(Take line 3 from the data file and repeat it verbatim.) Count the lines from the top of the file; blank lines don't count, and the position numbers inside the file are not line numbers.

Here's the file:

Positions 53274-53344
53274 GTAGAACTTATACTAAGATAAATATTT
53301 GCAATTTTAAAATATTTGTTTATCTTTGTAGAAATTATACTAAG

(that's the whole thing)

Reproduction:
53301 GCAATTTTAAAATATTTGTTTATCTTTGTAGAAATTATACTAAG